Hello and happy Thursday, Gauchos!
Hope this week has been treating you nicely. I, for one, am exhausted. This past weekend I traveled to Morocco, seeing four cities in two days, each of them leaving me in awe of their beauty and culture.
Now I’m left to write essays and study for exams but find myself constantly distracted by my photos of camels and the timeless blue streets. Ah, the study-abroad struggle.
You know, Morocco gets a pretty bad rap. Before I left, I told people I was traveling to Morocco and I was given responses such as:
Oh gosh, isn’t that dangerous?
¿Por qué vas alli? (Why are you going there?)
These responses were from friends, my parents and Spanish locals, but it was the Spaniards and their low opinion of Morocco that bothered me the most.
To fill you in, Spain and Morocco (called Marruecos in Spanish) have a bit of a challenging relationship. There are only 14.3 kilometers of the Strait of Gibraltar separating the two countries, but in that short distance, a lot changes. Spain is a Catholic country, Morocco is Islamic; Spain is a part of the European Union (EU), Morocco is in Africa; everyone wants to come to Europe through Spain, and far fewer people are trying to migrate to Africa.
Despite other political conflicts and scandals occurring in Spain right now, it’s this particular immigration issue I want to chat about today.
To liken it to the U.S., the Spanish-Moroccan border is very similar to the Californian-Mexican border. Spaniards are upset with the influx of immigration from northern Africa, just as many Californians dislike the Mexican immigration into the U.S. There is also a massive problem with immigration policies, resulting in the abuse of Africans by the border control and cultural struggles on the Spanish side.
They are not just similar because of the logistical failures of the immigration system; the migrants using the Moroccan border are from numerous African countries plagued by never-ending wars, famine and repressive governments. Many of whom, like Mexican and other Latin American migrants, are trying to create better lives for themselves and their families.
Additionally and obviously, there is a Syrian refugee crisis. I recently learned that Spain is taking in one percent of the Syrian refugees it told the EU it would admit.
Initially, I believed this was due to a struggling economy or the current lack of a Spanish government; however, Spain actually spends 40 million euros repairing border fences in the cities of Melilla and Ceuta, Spanish cities located on the African continent (essentially parts of Morocco). The locations of these cities make them ideal destinations for African immigrants hoping to escape to Europe, and because of this, cities require intense security to keep the migrants out.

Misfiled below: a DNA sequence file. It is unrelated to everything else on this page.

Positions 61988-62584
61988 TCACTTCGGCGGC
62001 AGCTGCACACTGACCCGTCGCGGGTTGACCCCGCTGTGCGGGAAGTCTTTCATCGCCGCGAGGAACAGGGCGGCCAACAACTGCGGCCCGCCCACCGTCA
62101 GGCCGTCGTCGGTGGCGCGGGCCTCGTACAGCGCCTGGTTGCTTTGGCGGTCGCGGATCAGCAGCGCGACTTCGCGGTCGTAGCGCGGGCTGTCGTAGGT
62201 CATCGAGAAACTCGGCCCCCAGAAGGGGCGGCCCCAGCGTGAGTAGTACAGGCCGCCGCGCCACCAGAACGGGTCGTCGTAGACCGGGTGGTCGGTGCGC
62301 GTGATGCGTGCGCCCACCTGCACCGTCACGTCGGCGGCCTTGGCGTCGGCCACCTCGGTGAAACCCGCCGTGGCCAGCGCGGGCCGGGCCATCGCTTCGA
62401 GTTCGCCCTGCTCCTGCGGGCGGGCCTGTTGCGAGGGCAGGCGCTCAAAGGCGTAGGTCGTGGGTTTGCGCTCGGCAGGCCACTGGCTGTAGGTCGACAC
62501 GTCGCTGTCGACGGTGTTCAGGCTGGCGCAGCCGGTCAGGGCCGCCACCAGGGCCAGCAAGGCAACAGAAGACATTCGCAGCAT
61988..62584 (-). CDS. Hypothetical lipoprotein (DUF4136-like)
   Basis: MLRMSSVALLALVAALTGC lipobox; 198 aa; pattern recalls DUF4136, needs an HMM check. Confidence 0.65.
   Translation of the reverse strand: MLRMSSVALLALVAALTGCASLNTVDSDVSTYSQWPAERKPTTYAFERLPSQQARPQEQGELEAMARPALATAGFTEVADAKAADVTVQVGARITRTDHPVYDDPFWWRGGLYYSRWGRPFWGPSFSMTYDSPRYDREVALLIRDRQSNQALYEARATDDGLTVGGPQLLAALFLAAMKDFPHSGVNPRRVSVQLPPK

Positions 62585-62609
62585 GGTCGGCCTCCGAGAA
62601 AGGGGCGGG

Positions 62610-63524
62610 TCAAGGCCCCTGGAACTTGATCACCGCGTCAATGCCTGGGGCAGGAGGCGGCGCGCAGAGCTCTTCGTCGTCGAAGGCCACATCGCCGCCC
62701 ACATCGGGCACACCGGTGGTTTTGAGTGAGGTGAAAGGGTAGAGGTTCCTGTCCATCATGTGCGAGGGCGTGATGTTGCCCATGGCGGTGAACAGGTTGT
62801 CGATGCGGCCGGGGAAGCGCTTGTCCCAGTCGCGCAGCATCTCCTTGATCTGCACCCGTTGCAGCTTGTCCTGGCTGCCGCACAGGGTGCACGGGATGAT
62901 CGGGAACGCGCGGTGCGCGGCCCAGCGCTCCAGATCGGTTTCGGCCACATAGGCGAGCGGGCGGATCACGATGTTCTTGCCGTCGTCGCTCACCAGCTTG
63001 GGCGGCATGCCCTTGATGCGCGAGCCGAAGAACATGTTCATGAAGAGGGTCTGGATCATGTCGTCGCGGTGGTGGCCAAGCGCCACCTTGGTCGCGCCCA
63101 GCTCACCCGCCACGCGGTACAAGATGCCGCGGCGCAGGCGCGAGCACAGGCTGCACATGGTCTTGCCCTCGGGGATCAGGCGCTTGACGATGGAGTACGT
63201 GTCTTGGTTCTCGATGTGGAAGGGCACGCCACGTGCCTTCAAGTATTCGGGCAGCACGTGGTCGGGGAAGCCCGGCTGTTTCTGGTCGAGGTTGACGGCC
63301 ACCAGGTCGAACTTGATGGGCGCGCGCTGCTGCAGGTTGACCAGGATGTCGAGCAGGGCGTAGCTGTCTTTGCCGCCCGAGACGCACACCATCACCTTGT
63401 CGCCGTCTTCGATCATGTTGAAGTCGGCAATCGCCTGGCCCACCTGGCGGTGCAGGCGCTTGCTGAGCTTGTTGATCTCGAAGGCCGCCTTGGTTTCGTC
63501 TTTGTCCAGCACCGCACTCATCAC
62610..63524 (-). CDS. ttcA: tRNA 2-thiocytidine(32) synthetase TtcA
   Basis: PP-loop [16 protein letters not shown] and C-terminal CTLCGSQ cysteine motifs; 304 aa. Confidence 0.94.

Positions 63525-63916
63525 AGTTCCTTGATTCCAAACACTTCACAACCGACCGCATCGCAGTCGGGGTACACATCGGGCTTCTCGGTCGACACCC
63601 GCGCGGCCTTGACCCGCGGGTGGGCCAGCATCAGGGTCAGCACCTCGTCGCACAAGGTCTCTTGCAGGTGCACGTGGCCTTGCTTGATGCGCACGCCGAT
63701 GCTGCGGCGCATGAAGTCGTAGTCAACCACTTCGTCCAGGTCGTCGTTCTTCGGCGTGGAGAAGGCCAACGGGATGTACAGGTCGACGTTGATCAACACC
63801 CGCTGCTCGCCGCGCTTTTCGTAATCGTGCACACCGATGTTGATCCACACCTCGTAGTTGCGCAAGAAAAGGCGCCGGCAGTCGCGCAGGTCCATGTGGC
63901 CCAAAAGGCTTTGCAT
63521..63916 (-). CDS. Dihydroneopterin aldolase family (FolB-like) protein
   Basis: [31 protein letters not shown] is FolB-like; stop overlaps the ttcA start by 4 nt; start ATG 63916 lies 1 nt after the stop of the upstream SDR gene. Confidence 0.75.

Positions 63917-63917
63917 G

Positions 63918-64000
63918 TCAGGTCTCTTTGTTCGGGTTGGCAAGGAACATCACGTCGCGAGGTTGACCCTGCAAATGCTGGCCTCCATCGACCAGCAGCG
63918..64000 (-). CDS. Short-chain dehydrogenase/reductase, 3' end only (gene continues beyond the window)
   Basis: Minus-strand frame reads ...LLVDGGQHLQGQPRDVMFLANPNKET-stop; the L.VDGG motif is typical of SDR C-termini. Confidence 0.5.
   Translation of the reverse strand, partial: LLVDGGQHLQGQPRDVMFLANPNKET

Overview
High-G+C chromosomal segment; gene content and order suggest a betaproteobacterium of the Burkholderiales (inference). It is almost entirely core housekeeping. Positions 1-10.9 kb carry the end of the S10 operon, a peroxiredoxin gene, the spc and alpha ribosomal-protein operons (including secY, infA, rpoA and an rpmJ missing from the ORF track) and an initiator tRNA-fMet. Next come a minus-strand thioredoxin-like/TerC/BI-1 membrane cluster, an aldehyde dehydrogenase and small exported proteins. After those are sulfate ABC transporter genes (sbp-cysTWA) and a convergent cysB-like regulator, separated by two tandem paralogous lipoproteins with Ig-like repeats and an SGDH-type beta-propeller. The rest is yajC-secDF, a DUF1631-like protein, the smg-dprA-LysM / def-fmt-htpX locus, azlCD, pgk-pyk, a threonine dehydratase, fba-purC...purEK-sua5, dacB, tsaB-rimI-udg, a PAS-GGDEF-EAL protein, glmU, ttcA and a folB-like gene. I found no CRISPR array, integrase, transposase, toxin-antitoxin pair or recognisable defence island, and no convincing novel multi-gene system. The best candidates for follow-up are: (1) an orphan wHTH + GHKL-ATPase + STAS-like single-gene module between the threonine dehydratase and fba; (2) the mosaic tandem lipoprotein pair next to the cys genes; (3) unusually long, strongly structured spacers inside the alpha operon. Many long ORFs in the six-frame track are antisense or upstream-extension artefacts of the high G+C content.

The Spanish fear of African migrants has a long history, but now it’s causing conflicts for all immigrants across the landscape who are merely trying to survive and protect their families.
Such an over-exerted dedication to keeping immigrants out of a country, as opposed to fixing the problem, feels rather familiar.
Ultimately, my Moroccan excursion had me questioning the entire global system of immigration. If our borders allow us to create a sense of nationalism, yet are also directly leaving migrants without homes, what are they really good for? What is the purpose of a border?
Spain is obligated to take more Syrian refugees as part of EU agreements, but such an obligation is halted until the country can figure out its southern border and start spending money on reform and refugee assistance.
Spain’s immigration reform, much like that of the United States, is up to itself, and, like in the United States, until a solution is reached, migrants at all borders will continue to be displaced, left to wonder how a simple barbed wire fence and the desire for a fresh start could cause so much trouble.
So yes, despite everyone’s warnings about Morocco, I went anyway, and thank goodness I did. I found a country with beautiful people doing their best to create a successful life, and I hope when you all think about California’s immigration crisis, as well as the global immigration crisis, you can have a similar perspective.
A version of this story appeared on p.5 of the Thursday, October 6, 2016 print edition of the Daily Nexus.